I teach Stonehenge in both my AP Art History and Humanities classes. Although there is a good deal of overlap, I teach it quiet differently in each classes (mostly because I have a few students who take me for both and I do not want them to be bored!). These lessons can also be adapted for a World History or Civilizations course – just change-up the articles used depending on your focus.
In a group of 4, each student grabs a different article from the center (see Archaeology & Smithsonian articles in the Resources section below). I try to make sure there are a diverse amount of articles floating around the classroom at various reading levels. Once I start to notice students are finished reading, I signal them to build a full discussion of the form, function, content, and context (FFCC) of Stonehenge in their small groups as I walk around to hear their remarks.
After their small group discussion, I pull up a PowerPoint slide of vocabulary words they need to know and actively use in our whole-class discussion to follow. Here are the words I teach:
- Henge: Neolithic monument characterized by a circular ground-plan which was believed to be used for rituals and marking astronomical events
- Lintel: horizontal beam over an opening
- Megalith: an uncut stone of great size
- Mortise-and-tenon: a method of construction in which a groove is cut into stone or wood, called a mortise, that is shaped to receive a projection, a tenon
- Post-and-Lintel: a method of construction in which two vertical posts support a horizontal beam, a lintel
Then, as a class, we build a very in-depth FFCC (sometimes there are different ideas for function and construction and we discuss the viability of each theory in turn). After our discussion I show a short video, English Heritage: Who built Stonehenge?, to end the class.
I take three days to teach this Prehistoric site in Humanities because the kids really enjoy learning about such a well-known monument and they get into deep discussion.
In a group of 4, each student grabs a different article from the center (the same articles as AP Art History plus a few more “fun” ones like “Stonehenge Visitors Used To Be Handed Chisels to Take Home Souvenirs“). Once I start to notice the groups are finished reading, I signal them to discuss the similarities and differences in their small group, walking around to hear their discussions.
After their small group discussion, I have a set of PowerPoint images with questions about Stonehenge’s creation, materials, function, culture or society, recent news, oddities (hello aliens!) and so on. 🙂 We go through the questions as a class and students that had articles that answer parts of the questions get to share their knowledge. Once we have exhausted our whole-class discussion, I have a short clip, Stonehenge, Avebury and Associated Sites (UNESCO/NHK) (3:15 minutes long) to pull together all the important information.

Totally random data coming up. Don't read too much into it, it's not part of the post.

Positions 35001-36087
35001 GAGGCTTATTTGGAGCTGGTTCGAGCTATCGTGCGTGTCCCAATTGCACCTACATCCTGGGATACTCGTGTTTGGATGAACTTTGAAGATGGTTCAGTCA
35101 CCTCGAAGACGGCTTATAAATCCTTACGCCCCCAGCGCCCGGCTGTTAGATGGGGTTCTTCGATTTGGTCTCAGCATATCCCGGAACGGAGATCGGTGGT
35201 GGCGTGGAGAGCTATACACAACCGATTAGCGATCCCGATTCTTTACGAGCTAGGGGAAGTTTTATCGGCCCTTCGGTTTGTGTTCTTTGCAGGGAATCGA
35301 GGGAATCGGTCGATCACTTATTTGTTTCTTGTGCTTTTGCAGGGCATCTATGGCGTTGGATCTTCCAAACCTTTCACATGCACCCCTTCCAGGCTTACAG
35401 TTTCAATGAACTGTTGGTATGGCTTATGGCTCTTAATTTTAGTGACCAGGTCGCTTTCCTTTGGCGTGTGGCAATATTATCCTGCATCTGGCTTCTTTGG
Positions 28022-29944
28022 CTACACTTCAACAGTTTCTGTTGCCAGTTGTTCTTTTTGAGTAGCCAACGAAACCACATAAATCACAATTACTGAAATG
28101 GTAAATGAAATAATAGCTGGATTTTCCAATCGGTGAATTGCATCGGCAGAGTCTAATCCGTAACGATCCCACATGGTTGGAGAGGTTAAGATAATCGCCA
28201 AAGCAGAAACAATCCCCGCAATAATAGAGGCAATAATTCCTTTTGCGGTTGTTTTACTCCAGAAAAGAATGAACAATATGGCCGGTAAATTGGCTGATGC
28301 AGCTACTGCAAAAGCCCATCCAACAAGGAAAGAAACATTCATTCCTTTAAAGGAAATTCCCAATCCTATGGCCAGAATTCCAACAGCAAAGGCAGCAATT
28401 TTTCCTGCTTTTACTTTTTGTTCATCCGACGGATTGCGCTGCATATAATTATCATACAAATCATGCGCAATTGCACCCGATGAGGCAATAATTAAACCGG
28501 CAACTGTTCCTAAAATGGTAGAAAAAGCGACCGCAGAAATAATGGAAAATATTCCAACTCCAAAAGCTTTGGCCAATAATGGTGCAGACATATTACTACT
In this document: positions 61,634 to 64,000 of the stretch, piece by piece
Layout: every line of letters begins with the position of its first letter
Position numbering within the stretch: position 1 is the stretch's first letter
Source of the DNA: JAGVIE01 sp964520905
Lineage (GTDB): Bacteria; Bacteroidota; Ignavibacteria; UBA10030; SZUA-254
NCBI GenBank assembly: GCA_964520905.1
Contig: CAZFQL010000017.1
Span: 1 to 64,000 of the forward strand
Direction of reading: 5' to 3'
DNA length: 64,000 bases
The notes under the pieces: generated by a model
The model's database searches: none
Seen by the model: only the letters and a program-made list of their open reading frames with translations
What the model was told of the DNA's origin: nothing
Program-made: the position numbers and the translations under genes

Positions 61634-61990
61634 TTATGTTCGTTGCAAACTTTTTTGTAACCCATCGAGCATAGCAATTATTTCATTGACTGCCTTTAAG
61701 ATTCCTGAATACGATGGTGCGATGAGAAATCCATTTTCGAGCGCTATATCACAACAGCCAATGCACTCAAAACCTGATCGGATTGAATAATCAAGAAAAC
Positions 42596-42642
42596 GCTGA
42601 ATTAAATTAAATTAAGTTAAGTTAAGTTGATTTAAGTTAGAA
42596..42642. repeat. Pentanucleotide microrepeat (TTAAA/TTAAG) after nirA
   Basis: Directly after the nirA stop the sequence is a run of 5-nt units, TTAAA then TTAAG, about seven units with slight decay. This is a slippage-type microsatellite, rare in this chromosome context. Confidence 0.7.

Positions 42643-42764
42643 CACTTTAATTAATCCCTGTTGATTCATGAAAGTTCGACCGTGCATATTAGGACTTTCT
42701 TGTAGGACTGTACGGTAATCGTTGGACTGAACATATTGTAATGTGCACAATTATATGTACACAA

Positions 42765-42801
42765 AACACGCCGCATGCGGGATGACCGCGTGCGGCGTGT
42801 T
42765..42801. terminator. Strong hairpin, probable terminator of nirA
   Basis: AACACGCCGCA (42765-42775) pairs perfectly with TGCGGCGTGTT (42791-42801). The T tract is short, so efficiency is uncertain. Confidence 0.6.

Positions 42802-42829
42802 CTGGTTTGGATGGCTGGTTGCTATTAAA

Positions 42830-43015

As you can see, I do little direct teaching here but I use my questions to guide them to important information and I make sure my questions can be answered by at least 2 different articles in the crowd.
Read more: #8. Stonehenge
I’ve recently included a kinesthetic way to finish up Stonehenge and my kids love it!!! On the final day they use a sketch that they made on day 1 to recreate Stonehenge out of Rice Krispie treats. It’s a great review for them.
There are numerous resources on Stonehenge so these are just the ones in my personal arsenal:
- Art History Teaching Resources: Prehistory and Prehistoric Art in Europe
- Gardner’s Art Through the Ages: A Global View, 15th edition, pg. 28
- English Heritage: Stonehenge
- The Annotated Mona Lisa, 2nd edition, by Carol Strickland, pgs. 4-5
- Art History & the Art of History: Stonehenge, Salisbury Plain, England (2550-1600 BCE)
- Art History & the Art of History: Neolithic Art in Western Europe
- Archaeology: Stonehenge Skeleton Mystery
- Archaeology: Under Stonehenge
- Gateways to Art: Understanding the Visual Arts, pgs. 456-457
- Khan Academy: Stonehenge
- Archaeology: Solstice at the Stones
- Exploring the Humanities: Creativity and Culture in the West by Laurie Schneider Adams, pgs. 12, 14
- Smithsonian: Stonehenge Visitors Used To Be Handed Chisels to Take Home Souvenirs
- Google Arts & Culture: Stonehenge
- 100 Landmarks of the World: A Journey to the most Fascinating Landmarks around the Globe, pgs. 72-73
- UNESCO, World Heritage Convention: Stonehenge, Avebury and Associated Sites
- Smithsonian: What Lies Beneath Stonehenge?
- Smithsonian: Stonehenge’s Stones Can Sing
- Archaeology Magazine (January/February 2015), pg. 31
- World Heritage Sites: A Complete Guide to 1031 UNESCO World Heritage Sites, 7th edition, pg. 254